Study: Fighting With Your Spouse Makes Your Relationship Hostile and You Obese
Just in case you needed more motivation to not fight with your person and generally do all you can to enter into what will be—and remain—a loving, giving, healthy marriage filled with lots of productive, open communication and love and warmth and rainbows and baby unicorns, science has something new to declare on this topic: Fighting with your spouse—especially when combined with a history of depression—can actually make you obese, because the resulting hostility can literally slow down your metabolism.
Meaning: You won’t just gain weight because you start eating your feelings in the form of Ben & Jerry’s—such relationship conditions can actually affect the way your body processes fat in the food you eat.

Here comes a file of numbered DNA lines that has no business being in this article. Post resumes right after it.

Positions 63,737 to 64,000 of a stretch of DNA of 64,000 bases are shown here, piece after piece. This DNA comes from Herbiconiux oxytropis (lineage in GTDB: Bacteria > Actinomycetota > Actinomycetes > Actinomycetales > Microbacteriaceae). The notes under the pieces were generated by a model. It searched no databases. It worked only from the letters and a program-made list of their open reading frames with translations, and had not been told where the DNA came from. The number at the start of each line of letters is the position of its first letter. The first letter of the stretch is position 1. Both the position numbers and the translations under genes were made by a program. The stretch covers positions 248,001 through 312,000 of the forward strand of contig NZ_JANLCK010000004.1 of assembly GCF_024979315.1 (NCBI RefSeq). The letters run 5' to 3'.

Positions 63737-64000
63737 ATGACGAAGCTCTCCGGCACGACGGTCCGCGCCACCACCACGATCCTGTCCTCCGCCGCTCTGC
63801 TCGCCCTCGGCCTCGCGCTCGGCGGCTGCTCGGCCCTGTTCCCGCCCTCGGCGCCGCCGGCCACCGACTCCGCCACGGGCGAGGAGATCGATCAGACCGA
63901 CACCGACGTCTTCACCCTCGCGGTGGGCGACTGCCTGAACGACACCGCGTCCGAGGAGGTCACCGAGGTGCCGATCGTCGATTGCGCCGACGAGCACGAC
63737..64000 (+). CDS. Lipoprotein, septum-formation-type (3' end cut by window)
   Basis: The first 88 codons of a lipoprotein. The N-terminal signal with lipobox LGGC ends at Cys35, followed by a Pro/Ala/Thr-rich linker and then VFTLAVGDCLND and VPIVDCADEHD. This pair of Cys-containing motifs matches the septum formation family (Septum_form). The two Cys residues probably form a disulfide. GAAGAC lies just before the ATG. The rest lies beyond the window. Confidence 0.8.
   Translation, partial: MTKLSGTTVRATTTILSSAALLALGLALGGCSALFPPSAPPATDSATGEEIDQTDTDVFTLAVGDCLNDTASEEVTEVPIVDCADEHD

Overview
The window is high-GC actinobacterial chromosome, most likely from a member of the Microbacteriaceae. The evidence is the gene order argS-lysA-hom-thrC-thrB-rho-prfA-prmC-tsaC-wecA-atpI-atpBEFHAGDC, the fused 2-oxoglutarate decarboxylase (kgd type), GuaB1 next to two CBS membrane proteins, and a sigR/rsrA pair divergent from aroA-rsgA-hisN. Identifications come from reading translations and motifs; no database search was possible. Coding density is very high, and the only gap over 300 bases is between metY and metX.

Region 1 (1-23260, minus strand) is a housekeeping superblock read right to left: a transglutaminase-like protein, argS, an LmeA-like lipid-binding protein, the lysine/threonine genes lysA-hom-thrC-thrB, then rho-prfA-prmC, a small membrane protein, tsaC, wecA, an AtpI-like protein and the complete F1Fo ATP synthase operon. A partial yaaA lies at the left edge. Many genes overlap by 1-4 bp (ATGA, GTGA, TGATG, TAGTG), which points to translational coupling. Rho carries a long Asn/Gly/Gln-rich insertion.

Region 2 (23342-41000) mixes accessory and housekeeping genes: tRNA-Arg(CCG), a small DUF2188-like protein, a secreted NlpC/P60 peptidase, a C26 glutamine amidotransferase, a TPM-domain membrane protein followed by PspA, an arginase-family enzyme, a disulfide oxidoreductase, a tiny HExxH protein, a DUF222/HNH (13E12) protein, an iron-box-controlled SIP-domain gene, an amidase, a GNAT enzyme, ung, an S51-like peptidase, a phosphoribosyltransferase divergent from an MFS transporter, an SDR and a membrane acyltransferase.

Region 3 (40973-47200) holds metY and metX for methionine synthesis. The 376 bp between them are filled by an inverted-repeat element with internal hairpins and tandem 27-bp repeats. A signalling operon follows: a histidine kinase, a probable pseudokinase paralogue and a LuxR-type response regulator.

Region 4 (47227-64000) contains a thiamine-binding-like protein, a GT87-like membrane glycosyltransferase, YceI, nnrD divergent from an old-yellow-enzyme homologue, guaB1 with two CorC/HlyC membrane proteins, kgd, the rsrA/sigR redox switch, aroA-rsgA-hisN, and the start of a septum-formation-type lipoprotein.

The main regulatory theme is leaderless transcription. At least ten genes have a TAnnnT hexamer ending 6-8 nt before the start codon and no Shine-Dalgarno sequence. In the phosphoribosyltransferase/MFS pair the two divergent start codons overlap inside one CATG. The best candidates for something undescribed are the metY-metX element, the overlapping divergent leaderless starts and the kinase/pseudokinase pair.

This data comes from researchers at the Ohio State University Institute for Behavioral Medicine Research, who studied 43 couples who had been married for at least three years, having them fill out surveys about their marital satisfaction, mood/depression history, and all that jazz. Then, they fed them a fatty meal. After two hours, the researchers, like a bunch of fight-provoking Linda Richmans from “Coffee Talk,” left the couples alone with the request that they please discuss whatever topic the scientists had determined might raise issues.
After five more hours, the “hostile” partners burned had 118 less calories than the happy peeps, a rate that could equal about 12 pounds of weight gain a year. They also had higher levels of insulin and triglycerides. Researchers also pointed out that in real life, these results could even be elevated, given that this was all after only one meal.
It’s all about how bad chronic stress is for your health—with the goal being, of course, that your relationship is not ever a source of chronic stress. Which seems like a pretty good thing to strive for as you walk down that aisle.
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